Contrary to popular belief, the term apparently is not an abbreviation for general infantryman, but rather derives from the term government (or general) issue (originally denoting equipment supplied to US forces).

hide explanation

14a   Swear summer in Cannes /makes you/ exhausted (6)

Warning: The explanation for the first part of the wordplay involves coarse language (show explanation ).

Eff[5] (noun and verb) is a euphemism for 'fuck' ⇒ he told plenty of journalists to eff off.

Eff and blind[5] (which appears in gnomethang's explanation of the wordplay) is an informal British term meaning to use obscene language ⇒ I scrabbled for my clothes, effing and blinding. The term comes from eff (fuck) and blind is related to blimey ("God blind me")[a].

The expression eff and jeff (also mentioned by gnomethang) is apparently another way of saying the same thing.


hide explanation

Cannes[5] is a resort on the Mediterranean coast of France; population 71,526 (2006). An international film festival is held there annually.

The French word for summer is été[8].

Effete[10] is used in the sense of exhausted of vitality or strength; worn out; spent. The word is derived from the Latin effetus meaning worn out by bearing young.[5]

16a   Venetian leader receives thanks /in/ declining years (6)

Historically, a doge[5] was the the chief magistrate of Venice or Genoa.

Ta[5] is an informal British exclamation signifying thank you ‘Ta,’ said Willie gratefully.

18a   American wrestler hiding in one tree /or/ another (8)

The implied definition is "another [tree]".

Hulk Hogan [7] is the ring name of American semi-retired professional wrestler Terrence Gene Bollea.

May[10] (also may tree) is a British name for hawthorn[5], a thorny shrub or tree of the rose family, with white, pink, or red blossom and small dark red fruits (haws). Native to north temperate regions, it is commonly used for hedging in Britain.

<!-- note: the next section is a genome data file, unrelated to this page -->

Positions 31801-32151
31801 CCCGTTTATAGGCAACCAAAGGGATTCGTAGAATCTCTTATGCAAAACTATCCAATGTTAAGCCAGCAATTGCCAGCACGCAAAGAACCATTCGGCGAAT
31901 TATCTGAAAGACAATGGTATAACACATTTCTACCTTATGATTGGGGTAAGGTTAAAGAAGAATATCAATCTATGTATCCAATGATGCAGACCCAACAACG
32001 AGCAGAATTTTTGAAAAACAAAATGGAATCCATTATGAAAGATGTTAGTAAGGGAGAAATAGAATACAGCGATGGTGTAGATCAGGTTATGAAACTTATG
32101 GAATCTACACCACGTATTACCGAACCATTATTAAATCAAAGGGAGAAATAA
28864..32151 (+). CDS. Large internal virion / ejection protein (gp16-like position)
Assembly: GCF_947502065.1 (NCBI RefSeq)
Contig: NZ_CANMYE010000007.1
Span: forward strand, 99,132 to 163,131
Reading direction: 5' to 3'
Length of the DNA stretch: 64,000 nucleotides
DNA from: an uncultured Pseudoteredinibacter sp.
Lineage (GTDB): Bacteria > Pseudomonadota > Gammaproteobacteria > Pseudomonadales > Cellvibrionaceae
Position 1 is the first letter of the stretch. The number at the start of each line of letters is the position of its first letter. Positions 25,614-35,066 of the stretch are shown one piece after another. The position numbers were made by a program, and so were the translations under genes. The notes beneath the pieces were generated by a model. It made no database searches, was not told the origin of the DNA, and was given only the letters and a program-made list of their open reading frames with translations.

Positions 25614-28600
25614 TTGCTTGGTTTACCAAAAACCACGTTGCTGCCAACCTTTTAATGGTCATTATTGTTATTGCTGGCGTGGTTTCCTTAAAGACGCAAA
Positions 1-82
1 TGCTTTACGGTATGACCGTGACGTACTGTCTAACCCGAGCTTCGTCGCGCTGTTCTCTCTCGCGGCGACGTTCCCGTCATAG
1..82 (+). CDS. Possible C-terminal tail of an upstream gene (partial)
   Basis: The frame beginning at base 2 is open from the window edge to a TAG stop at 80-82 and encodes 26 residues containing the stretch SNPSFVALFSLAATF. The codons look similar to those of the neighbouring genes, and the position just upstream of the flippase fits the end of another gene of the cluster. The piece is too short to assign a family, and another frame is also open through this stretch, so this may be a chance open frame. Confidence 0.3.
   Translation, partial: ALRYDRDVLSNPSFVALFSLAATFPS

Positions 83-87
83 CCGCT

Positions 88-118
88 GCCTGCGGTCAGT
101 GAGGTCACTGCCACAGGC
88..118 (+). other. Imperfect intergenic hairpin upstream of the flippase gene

22a   Scaring // bird round top of tree (9)

23a   Crash /has/ queen in pain (5)

"queen" = R (show explanation )

Queen may be abbreviated as Q, Qu. or R.

Q[5] is an abbreviation for queen that is used especially in describing play in card games and recording moves in chess.

Qu.[2] is another common abbreviation for Queen.

Regina[5] (abbreviation R[5]) [Latin for queen] denotes the reigning queen, used following a name (e.g. Elizabetha Regina, Queen Elizabeth) or in the titles of lawsuits (e.g. Regina v. Jones, the Crown versus Jones — often shortened to R. v. Jones).

Thus Queen Elizabeth signs her name as 'Elizabeth R' as seen here on Canada's paint-stained constitution.

hide explanation

Prang[5] is an informal British term meaning:
  1. (verb) to crash (a motor vehicle or aircraft) ⇒ Ernie pranged his sports car last month;
  2. (noun) a crash involving a motor vehicle or aircraft ⇒ he had numerous prangs and near misses in his motoring life.
24a   A lottery returned // prize (5)

25a   Dark Blues briefly set off in racing // boat (9)

I immediately noticed the reference to Oxford University in the surface reading but failed to recognize that it carried over into the cryptic reading of the clue.

The Boat Race[7] is an annual rowing race between the Oxford University Boat Club and the Cambridge University Boat Club, rowed between competing eights on the River Thames in London, England. It usually takes place on the last weekend of March or the first weekend of April.

The athletes from both universities wear blue — Cambridge blue[5] is a pale blue colour, while Oxford blue[5] is a dark blue, typically with a purple tinge.

26a   Suffer poverty // cultivating hostile farmland (4,2,4,5)


1d   Youngster /requires/ energy drink (7)

A sling[5] is a sweetened drink of spirits, especially gin, and water.

2d   One makes points // to goad Republican (7)

"Republican" = R (show explanation )